Companies missing wide-open chances to connect with their clients need to put their heads in the cloud, says Rich Daly, CEO of Broadridge Financial Solutions (BR) .
Literally speaking, the new Broadridge Communications Cloud.
The Broadridge Communications Cloud connects the company's network of 900 brands, 138 million recipient households, and five billion annual communications, to a network of 10 digital channels, including Amazon (AMZN) , Dropbox, and Evernote, enabling brands and consumers to interact in new ways.
For example, a consumer could be told the energy she used over the past quarter was 20% higher than last year at this time and then be offered tips to save energy.
"Every time a consumer receives statements, bills or other essential customer communications through the mail or via a PDF online, brands miss an opportunity to create a deeper engagement with that individual," said Daly.
Daly added that the Broadridge Communications Cloud also creates a "network effect," meaning that brands that are not yet connected to a specific consumer online can now be connected when other brands first create a digital relationship with the same consumer.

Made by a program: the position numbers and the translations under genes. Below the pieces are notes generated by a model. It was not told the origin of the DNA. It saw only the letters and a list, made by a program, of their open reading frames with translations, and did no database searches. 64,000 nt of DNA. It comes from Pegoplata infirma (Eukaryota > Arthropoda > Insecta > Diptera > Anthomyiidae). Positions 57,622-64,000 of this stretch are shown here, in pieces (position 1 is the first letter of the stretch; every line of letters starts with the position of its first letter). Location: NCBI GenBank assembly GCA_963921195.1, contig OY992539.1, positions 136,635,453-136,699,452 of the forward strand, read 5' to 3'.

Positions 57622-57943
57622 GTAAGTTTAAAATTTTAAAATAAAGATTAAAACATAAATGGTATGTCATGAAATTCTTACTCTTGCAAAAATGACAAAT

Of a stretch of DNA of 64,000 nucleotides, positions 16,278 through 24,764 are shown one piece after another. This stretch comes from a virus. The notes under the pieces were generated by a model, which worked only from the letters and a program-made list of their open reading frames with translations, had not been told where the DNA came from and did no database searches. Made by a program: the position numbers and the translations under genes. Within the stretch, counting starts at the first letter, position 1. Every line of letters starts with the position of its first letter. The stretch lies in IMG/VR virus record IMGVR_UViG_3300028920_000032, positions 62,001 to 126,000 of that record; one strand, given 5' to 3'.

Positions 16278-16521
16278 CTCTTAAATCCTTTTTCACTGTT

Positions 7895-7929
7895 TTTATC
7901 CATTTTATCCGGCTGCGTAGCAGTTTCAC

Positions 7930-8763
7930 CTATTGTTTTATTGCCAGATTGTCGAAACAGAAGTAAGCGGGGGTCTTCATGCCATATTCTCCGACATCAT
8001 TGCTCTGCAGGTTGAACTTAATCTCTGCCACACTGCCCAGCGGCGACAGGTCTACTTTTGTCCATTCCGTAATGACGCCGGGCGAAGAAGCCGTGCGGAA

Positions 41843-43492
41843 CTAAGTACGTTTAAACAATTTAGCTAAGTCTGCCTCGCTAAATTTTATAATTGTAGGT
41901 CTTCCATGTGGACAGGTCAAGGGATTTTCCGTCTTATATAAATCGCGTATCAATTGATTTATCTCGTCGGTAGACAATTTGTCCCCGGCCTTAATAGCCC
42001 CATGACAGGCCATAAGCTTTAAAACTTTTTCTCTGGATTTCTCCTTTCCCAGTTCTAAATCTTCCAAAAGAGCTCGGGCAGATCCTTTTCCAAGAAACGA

Earlier this month Broadridge Financial Solutions reported fiscal first-quarter net income of $33.7 million, or 36 cents per share on a per-share basis. The results fell short of Wall Street expectations of 38 cents per share. The technology outsourcing outfit posted revenue of $895.3 million in the period, which topped Street forecasts of $882.6 million.
Shares of Broadridge sold off in the wake of the earnings miss, after a solid performance for most of the year. The stock snapped back after Election Day, however, following financial stocks higher on the hope of reduced regulations. The stock is up 22% year-to-date.
"We participate in nearly every trade on Wall Street so it makes sense that we are moving up with financial stocks," said Daly. "And we also help our clients keep costs down so we perform well when they are cutting back as well."